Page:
There were hand-made bunk beds for the kids. For food, there were mussels for the plucking a short walk from the door.
Then McAbery went broke and lost nearly all his land. The Bureau of Land Management, guardian of the King Range National Conservation Area, was looking to buy out private owners and got most of his land. McAbery kept a few acres free and clear.
He found work in Petrolia -- plumbing and electrical jobs and a stint owning a local eatery. Then he stumbled on a piece of driftwood mahogany that changed his life. It looked like a beachcomber’s footprint. With a rusty gouge, penknife, hacksaw and sandpaper, McAbery carved his first spoon. It was -- in his word -- “rustic.”
But this sun-lined man with dark wild eyebrows is nothing if not methodical. For a year, he carved spoons -- thinner and thinner. Until the light shone through. Until they were no longer serviceable. Then he searched for a new subject.
“I had no experience,” he recalled. But “I didn’t want to do little bears and chipmunks.”
Egrets intrigued him, but he couldn’t get close enough. He opted for variations on a Mobius strip, a one-sided surface formed when one end of a rectangular strip is given a half twist and attached to the other end. Soon, dancing ribbons emerged from his massive blocks of wood, so light they blew easily in a faint breeze.
Then abalone shells became his models. And so it went. Always something new caught his eye. He welcomed the challenges, like carving the conch shell from a single piece of wood, with all its twists and cavities.
But the wood that washed ashore was too cracked, the sand and salt too hard on his simple tools. Early on, McAbery switched to bay laurel. He posted a flier at the Petrolia store, asking for windfall, trees downed by gusts.
Soon, everyone in the Mattole Valley knew the routine. When a tree fell, they’d get word to McAbery. The downed laurels must sit for three years and give up their moisture before McAbery will approach them with a chain saw, the only power tool he uses. He cuts the trunks into 80- or 100-pound blocks that he hauls -- alone, of course, and by hand -- to the beach.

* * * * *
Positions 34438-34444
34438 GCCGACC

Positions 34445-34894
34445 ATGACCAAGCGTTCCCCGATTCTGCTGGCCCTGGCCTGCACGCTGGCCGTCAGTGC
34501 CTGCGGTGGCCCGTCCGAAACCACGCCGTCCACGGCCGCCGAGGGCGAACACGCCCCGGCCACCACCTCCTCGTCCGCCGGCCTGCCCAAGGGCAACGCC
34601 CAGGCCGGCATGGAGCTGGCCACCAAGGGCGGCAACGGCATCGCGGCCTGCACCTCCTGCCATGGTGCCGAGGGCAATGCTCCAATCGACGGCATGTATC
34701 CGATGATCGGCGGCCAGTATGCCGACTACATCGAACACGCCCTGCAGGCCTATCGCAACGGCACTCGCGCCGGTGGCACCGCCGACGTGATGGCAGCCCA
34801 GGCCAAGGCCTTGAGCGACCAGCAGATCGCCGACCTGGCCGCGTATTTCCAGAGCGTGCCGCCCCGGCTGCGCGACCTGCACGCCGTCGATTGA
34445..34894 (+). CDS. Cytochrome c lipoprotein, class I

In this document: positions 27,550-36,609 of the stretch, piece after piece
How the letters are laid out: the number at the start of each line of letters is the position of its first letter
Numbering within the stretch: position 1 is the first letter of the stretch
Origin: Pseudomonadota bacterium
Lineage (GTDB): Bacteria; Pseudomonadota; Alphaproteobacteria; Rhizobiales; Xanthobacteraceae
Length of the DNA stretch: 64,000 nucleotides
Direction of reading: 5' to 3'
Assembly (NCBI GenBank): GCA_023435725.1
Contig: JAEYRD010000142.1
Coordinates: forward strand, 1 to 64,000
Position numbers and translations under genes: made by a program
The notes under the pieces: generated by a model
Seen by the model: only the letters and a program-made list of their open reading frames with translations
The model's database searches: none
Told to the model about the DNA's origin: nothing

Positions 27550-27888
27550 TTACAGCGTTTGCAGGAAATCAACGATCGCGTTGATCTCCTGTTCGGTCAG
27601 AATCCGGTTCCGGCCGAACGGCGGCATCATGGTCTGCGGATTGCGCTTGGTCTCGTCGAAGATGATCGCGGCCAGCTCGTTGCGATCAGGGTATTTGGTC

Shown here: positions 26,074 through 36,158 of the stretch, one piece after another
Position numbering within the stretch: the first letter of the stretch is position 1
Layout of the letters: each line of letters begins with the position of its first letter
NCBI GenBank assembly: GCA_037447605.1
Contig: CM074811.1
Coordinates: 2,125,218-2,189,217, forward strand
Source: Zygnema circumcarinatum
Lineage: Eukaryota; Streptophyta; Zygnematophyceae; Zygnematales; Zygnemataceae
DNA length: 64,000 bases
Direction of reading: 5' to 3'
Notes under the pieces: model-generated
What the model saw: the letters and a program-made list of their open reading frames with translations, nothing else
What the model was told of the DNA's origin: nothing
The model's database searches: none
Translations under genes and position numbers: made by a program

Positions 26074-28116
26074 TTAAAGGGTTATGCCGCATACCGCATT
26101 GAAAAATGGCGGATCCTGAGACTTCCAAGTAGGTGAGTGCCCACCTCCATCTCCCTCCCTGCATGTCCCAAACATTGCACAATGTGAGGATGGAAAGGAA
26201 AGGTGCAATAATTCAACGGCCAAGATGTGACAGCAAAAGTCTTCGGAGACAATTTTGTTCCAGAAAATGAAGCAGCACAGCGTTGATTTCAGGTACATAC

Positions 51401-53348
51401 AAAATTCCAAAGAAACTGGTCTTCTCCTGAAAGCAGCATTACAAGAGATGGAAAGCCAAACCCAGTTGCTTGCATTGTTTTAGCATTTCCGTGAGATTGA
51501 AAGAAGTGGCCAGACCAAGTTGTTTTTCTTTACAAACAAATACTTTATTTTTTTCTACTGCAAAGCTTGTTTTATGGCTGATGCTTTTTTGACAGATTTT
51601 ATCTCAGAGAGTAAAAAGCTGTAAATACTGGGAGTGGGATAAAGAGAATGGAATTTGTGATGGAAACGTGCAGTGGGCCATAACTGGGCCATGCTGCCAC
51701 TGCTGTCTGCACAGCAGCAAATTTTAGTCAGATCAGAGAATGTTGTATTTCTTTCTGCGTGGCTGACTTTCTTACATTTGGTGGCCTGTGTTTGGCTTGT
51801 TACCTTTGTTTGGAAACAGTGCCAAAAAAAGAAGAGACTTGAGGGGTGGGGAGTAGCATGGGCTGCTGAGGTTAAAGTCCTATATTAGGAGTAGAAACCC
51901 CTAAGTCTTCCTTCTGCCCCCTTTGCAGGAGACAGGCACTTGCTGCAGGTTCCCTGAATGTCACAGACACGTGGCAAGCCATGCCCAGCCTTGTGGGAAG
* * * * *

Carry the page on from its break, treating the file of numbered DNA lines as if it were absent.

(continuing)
For two years, McAbery carved without thought of a sale. His tipping point as a working artist came when a beautiful woman with hands like a pianist’s walked down the beach.
Strangers are thin to none on McAbery’s beach by late fall. But summers offer a parade of coast walkers. Gretchen Bunker was one of those. She “was on her way somewhere,” McAbery said with a grin, “but she never got past Petrolia.”
It is at Bunker’s home that McAbery communes with the world by phone and e-mail. Bunker, now his girlfriend, has designed his sculpture stands and some of his ribbon pieces. She photographs and promotes his work, creating a record as each sculpture transforms from a clumsy block into a whimsical miracle of movement. Like a baby’s first photo album, the photographs accompany each piece to its new home.
Galleries in Carmel and Half Moon Bay have represented him, and he remains a steady presence at a gallery in Seattle. When a Santa Fe gallery closed its doors, the owners cut their artists loose with a thank you. But they took special care to pass McAbery along to nearby Stephenson Gallery.
‘A Zen Master’
They knew his location and lifestyle made self-promotion tough. They also rightly predicted that his work would awe Jeff Stephenson, as it had transfixed them.
“John,” said Stephenson, “is kind of like a Zen master who happens to work in wood.”
Customers often look at the whisper-light ribbons, all of a piece, and assume they were steamed. Stephenson takes glee in correcting them: “You just sit there and watch it sink in,” he said. “People are dumbstruck.”
McAbery is happy to leave outside contact to a minimum. He drives a few hours north to Arcata just four times a year, when his gray mane turns so shaggy it cries for a cut. His son and daughter, now grown, live in Southern California and Oregon.
He shuns radio batteries as “lumps of poison,” so he long insulated himself from news of the world. “I missed the Reagan years,” he says, “and the first Bush.”
Then he got a solar-powered radio four years ago, and the world flooded in. The first thing he did was buy George Orwell’s “1984" and reread it. Then he put pen to paper and started writing. In the last year, he sent 400 letters to public officials -- one a day, for a time, to President Bush -- expressing concern over the war in Iraq.
Still, McAbery easily trades his global angst for simple pleasures. His cabin boasts a steam room fired by the wood stove, and he has rigged the outhouse with spring-fed plumbing. Partly open to the elements, the outhouse offers views of golden hills and wild open ocean.
There is a new love affair too. After years combing for shells to sculpt, McAbery suddenly took notice of the kelp. His worktable is covered with tiny pieces of sea plant, reaching skyward or curled in on themselves. They glow orange in the morning sun -- models for a lifetime.
In the evenings, McAbery dines on mussels or ling cod, rockfish and cabezon he pulls from the ocean. He soaks in his outdoor tub, taking in the stars. Then to the steam room and bed.
“I’ve got to be one of the luckiest people on the planet,” he said.
“I found something I love to do in a place I love to do it.
“I’m part of this environment. It’s part of me.”